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VFX Supervisor Charley Henley Unleashes a New Wave of Xenomorphs in ‘Alien: Covenant’

Studios from Sydney to London help create the visual effects for Ridley Scott’s new sci-fi/horror film.

20th Century Fox released Ridley Scott’s highly-anticipated sci-fi/horror Alien: Covenant in the U.S. this weekend, and at press time, the film was on track for a strong box office showing. The sixth film in the Alien series follows the crew of the titular spaceship, which lands on an uncharted planet, only to come face to face with the terrifying xenomorphs that were first introduced in Scott’s 1979 cult classic Alien. The film is positioned as a sequel to Scott’s 2012 film Prometheus, bridging the gap between Prometheus and Alien.

Shot mostly in Australia and New Zealand, the complex visual effects work was spread among facilities around the world, with London-based MPC serving as the lead VFX house.

Lead VFX supervisor Charley Henley, who worked on Scott’s 2000 film Gladiator and was nominated for an Oscar and a BAFTA award for his work on Prometheus, says, “It was a fairly tight post-production schedule, and we had to keep everything active right until the end, because Ridley wanted to keep tweaking. That was the biggest challenge I'd say.”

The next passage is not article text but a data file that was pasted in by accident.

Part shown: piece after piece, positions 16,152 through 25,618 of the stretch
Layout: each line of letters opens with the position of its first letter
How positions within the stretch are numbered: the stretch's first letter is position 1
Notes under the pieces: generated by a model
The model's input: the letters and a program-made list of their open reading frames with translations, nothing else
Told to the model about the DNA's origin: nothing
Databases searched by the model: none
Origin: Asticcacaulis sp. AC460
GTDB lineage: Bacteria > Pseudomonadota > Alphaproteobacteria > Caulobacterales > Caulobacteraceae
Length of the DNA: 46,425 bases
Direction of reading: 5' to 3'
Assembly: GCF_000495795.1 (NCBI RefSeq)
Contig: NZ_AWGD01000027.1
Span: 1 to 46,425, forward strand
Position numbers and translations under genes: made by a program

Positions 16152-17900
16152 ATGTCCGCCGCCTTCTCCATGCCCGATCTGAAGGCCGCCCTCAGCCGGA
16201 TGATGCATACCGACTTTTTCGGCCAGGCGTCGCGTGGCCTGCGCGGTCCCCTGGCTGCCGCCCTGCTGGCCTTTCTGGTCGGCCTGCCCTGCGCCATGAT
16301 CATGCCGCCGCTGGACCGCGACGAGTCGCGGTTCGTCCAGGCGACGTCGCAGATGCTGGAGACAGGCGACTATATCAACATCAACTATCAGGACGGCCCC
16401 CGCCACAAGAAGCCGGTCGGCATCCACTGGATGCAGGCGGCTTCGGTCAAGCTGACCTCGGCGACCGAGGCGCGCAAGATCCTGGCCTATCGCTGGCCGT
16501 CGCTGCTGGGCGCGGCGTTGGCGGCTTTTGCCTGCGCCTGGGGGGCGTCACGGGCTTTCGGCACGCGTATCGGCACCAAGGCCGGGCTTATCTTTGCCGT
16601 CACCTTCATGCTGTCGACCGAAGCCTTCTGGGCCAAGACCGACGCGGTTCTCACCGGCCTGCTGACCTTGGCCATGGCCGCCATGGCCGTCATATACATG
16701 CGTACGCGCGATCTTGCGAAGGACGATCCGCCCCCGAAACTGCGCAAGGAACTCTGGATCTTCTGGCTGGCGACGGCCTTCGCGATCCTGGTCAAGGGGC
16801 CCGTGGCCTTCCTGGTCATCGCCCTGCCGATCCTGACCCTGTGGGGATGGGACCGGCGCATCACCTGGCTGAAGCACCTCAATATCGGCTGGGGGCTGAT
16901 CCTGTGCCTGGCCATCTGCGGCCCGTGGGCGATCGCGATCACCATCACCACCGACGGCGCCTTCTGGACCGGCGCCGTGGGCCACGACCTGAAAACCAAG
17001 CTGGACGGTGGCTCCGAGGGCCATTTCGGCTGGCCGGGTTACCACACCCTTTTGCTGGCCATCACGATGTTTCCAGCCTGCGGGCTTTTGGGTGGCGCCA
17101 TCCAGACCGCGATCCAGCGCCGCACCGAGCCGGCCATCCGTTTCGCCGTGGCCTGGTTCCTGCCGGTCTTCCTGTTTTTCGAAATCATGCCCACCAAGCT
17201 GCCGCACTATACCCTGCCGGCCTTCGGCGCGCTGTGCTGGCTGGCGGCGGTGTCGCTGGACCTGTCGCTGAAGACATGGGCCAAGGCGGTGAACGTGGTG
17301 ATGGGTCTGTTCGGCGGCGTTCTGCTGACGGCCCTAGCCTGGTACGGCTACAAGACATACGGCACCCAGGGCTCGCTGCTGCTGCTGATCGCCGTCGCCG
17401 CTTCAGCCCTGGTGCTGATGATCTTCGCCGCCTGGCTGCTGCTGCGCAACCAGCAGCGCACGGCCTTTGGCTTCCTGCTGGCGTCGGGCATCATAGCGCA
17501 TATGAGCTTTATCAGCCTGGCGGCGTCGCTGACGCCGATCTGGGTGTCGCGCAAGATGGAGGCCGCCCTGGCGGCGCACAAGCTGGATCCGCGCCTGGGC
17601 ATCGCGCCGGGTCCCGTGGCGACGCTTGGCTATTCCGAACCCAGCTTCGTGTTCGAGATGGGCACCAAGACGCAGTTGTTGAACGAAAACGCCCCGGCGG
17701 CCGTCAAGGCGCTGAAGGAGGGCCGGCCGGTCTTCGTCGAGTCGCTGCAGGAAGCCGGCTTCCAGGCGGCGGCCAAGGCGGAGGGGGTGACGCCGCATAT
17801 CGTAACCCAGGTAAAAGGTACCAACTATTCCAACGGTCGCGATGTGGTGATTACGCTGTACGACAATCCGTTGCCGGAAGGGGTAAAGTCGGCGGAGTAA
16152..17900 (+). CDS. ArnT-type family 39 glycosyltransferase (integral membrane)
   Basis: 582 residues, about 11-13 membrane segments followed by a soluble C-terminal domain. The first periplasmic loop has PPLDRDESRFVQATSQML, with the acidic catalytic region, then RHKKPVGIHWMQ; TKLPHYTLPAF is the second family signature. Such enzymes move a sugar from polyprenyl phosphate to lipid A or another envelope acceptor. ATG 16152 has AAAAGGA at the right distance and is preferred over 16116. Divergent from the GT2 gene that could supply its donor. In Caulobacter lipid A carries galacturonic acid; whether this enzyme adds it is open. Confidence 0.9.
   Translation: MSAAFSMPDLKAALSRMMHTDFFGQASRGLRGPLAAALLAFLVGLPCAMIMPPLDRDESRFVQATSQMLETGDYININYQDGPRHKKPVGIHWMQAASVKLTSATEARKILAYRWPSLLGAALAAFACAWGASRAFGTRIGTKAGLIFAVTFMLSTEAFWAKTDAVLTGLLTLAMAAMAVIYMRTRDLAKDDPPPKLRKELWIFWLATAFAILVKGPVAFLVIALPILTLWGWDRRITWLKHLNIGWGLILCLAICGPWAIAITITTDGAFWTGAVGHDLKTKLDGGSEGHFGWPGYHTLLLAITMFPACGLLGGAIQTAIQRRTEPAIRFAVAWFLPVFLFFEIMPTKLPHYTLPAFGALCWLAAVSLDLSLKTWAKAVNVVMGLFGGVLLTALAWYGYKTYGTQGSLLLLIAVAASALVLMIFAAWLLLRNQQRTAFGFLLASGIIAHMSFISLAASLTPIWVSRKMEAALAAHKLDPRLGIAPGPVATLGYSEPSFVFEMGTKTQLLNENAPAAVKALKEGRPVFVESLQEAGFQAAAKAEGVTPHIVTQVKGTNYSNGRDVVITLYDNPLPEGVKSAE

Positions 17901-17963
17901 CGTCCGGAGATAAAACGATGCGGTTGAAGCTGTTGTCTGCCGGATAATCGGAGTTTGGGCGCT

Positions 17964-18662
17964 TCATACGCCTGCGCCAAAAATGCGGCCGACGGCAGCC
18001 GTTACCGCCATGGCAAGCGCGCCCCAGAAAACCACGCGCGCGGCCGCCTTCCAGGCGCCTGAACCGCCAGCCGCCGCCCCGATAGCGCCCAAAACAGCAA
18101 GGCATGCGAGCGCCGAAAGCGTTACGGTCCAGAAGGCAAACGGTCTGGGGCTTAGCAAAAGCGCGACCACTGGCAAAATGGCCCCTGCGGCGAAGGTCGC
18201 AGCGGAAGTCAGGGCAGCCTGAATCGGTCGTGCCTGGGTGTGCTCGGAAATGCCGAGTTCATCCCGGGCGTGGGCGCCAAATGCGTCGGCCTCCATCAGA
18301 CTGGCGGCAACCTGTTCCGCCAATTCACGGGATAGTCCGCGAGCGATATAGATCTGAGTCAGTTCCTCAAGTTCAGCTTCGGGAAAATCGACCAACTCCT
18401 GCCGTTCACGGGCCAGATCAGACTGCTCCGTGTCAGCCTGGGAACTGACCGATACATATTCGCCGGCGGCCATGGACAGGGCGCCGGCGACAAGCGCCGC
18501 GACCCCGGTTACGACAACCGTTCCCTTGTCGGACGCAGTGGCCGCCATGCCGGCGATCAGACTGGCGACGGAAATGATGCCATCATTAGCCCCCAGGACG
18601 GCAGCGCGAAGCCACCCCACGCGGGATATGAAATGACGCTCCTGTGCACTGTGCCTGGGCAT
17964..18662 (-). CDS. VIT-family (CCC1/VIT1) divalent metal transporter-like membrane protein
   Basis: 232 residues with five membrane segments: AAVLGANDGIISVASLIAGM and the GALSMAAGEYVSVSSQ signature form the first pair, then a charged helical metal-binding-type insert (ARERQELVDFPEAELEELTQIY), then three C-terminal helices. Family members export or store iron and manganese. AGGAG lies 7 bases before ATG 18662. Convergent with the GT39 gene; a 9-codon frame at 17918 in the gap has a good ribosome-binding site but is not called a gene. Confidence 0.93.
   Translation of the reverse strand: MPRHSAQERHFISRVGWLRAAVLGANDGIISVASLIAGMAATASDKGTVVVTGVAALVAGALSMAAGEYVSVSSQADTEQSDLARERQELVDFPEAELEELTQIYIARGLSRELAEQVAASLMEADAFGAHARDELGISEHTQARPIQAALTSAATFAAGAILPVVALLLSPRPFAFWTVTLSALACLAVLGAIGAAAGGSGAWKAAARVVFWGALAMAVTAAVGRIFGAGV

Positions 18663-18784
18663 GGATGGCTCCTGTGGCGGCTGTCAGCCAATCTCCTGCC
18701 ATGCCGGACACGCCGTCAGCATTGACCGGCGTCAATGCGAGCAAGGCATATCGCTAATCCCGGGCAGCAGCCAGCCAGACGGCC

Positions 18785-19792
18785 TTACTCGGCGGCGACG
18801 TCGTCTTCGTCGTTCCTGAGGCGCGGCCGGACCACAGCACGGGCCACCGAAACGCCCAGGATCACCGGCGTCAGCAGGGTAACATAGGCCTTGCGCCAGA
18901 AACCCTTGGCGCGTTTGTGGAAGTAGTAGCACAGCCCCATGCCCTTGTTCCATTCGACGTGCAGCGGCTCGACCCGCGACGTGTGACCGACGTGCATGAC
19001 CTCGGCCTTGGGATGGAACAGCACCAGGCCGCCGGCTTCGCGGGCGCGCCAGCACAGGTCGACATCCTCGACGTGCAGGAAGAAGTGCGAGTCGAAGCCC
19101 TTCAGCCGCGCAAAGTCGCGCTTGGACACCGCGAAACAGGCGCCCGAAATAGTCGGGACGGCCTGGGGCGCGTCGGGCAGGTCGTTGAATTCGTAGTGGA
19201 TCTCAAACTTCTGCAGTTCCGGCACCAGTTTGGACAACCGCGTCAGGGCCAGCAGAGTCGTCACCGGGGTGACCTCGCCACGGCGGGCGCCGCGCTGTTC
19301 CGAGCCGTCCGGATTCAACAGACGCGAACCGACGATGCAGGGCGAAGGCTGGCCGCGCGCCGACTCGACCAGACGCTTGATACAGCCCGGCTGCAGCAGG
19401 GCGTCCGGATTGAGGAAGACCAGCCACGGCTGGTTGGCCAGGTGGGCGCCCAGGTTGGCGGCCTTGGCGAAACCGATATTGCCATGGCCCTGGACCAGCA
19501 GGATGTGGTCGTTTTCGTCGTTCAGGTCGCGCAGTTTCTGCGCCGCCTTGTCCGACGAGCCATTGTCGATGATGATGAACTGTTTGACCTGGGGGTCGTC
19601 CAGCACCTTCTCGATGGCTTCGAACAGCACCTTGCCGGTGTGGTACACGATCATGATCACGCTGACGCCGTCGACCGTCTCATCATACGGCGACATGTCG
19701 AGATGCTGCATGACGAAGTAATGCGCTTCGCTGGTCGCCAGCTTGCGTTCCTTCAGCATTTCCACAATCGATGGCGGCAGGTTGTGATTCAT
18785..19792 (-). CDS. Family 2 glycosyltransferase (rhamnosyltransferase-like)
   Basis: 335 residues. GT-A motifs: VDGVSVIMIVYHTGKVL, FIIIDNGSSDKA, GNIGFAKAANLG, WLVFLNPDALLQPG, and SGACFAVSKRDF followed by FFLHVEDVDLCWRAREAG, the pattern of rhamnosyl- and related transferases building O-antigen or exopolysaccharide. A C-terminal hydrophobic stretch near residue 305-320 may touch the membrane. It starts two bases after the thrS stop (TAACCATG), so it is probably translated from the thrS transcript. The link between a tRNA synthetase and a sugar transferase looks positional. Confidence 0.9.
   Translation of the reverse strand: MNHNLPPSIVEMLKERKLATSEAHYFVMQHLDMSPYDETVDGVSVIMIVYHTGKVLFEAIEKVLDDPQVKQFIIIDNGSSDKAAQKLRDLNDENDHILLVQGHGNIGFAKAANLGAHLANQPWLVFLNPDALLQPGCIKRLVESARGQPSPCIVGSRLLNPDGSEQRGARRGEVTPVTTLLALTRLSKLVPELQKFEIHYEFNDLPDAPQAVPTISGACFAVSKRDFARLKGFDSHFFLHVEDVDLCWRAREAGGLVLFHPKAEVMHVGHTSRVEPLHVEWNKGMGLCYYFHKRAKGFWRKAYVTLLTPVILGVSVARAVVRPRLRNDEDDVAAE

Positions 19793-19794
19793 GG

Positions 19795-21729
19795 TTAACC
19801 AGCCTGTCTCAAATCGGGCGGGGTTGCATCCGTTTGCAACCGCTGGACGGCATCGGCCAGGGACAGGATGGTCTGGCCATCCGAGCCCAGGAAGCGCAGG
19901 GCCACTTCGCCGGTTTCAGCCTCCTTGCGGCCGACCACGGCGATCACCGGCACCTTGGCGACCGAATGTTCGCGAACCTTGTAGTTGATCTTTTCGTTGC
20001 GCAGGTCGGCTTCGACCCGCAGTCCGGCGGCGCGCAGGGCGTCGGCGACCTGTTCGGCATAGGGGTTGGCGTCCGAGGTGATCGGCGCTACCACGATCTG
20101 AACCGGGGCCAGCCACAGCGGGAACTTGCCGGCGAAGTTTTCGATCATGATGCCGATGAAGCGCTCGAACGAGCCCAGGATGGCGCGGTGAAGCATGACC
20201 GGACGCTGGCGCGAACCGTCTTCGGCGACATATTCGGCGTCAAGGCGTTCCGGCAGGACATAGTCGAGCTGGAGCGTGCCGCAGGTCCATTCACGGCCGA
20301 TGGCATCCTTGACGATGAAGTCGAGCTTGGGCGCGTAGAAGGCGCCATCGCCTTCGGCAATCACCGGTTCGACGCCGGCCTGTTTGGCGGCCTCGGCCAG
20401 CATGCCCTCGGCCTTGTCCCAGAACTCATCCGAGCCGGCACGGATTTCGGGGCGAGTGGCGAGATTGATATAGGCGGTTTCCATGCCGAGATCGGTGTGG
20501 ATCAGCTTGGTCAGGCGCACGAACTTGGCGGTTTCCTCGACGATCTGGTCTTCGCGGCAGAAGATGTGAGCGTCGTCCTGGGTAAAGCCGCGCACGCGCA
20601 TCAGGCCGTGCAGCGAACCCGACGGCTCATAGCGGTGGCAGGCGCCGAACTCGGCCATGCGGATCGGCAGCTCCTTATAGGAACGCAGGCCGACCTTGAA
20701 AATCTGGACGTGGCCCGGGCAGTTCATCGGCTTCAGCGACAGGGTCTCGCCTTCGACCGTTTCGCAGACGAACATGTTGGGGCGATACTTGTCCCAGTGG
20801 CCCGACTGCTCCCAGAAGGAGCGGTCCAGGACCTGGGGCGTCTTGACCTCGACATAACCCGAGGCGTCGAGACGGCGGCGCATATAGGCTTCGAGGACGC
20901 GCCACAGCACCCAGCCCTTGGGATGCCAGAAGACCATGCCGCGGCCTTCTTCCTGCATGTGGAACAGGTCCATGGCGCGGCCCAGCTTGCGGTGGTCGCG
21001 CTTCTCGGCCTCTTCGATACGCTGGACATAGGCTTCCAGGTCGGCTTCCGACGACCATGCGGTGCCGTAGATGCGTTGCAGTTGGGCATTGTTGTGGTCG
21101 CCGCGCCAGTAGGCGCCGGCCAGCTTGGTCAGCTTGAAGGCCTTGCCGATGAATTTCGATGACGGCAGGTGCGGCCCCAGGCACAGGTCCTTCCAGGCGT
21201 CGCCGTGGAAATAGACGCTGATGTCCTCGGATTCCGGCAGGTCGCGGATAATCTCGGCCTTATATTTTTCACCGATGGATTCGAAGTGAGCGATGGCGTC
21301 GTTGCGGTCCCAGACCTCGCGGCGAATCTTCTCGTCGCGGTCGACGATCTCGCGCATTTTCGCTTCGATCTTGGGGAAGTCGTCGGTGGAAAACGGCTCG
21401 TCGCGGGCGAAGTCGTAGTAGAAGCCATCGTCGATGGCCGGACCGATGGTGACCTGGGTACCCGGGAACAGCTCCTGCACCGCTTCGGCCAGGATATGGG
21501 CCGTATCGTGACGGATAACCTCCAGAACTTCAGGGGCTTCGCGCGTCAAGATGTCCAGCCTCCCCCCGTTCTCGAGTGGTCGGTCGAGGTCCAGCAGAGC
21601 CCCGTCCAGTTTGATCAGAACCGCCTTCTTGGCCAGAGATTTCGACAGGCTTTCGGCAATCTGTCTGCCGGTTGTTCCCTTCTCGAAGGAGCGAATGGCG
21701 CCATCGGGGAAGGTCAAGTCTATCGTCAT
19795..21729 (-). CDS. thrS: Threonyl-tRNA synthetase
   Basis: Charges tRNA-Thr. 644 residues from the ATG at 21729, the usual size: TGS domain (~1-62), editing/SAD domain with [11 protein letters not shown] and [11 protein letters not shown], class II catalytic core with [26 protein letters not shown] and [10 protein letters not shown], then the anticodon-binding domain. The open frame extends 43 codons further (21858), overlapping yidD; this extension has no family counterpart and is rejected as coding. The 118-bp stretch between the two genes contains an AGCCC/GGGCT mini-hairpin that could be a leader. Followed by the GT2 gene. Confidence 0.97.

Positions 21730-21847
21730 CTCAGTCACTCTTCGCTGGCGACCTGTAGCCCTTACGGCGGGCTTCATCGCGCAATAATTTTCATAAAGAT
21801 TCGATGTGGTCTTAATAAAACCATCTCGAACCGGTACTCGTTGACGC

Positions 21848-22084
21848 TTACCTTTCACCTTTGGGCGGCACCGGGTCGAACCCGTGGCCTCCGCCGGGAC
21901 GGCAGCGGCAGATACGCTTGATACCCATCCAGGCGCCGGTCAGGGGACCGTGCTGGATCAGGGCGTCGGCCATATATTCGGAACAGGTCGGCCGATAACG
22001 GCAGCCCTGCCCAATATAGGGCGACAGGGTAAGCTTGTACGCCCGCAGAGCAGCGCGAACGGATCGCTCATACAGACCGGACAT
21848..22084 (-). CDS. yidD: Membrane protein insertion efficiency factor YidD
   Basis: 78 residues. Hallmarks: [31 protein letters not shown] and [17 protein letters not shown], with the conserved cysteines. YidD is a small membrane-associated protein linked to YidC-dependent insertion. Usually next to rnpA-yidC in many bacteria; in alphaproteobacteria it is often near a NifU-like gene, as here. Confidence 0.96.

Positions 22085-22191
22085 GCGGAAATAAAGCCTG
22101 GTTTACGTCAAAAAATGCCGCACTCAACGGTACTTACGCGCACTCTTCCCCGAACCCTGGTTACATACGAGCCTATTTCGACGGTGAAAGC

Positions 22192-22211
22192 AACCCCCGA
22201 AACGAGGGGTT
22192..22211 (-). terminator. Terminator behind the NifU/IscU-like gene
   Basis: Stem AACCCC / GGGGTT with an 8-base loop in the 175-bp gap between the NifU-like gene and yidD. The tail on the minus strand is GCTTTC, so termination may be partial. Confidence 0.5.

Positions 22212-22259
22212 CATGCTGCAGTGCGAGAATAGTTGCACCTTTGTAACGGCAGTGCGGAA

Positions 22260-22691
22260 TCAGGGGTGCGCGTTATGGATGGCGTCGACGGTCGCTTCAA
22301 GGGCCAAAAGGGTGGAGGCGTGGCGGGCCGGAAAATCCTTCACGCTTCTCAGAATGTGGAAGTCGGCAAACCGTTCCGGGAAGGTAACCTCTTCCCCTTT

Henley’s VFX credits include such films The Jungle Book, Cinderella, The Chronicles of Narnia: The Voyage of the Dawn Treader, Harry Potter and the Chamber of Secrets, Harry Potter and the Goblet of Fire and AVP: Alien vs. Predator

Animation World recently had a chance to talk with Henley about his work on the film.

AWN: How did you get involved in this film? When did this start for you?

Charley Henley: Well, this project started for me in August 2015. I was still working on Jungle Book at the time, and I got a call to head over for a meeting with Ridley and some of the key players in the early stages of pre-production. Ridley was having a roundtable with people who he wanted involved. Chris Seagers, the production designer, was in that meeting, and Neil Corbould, the special effects supervisor, was there as well, and Ridley Scott obviously and Mark Huffam the producer, and we also had the costume designer, Janty Yates.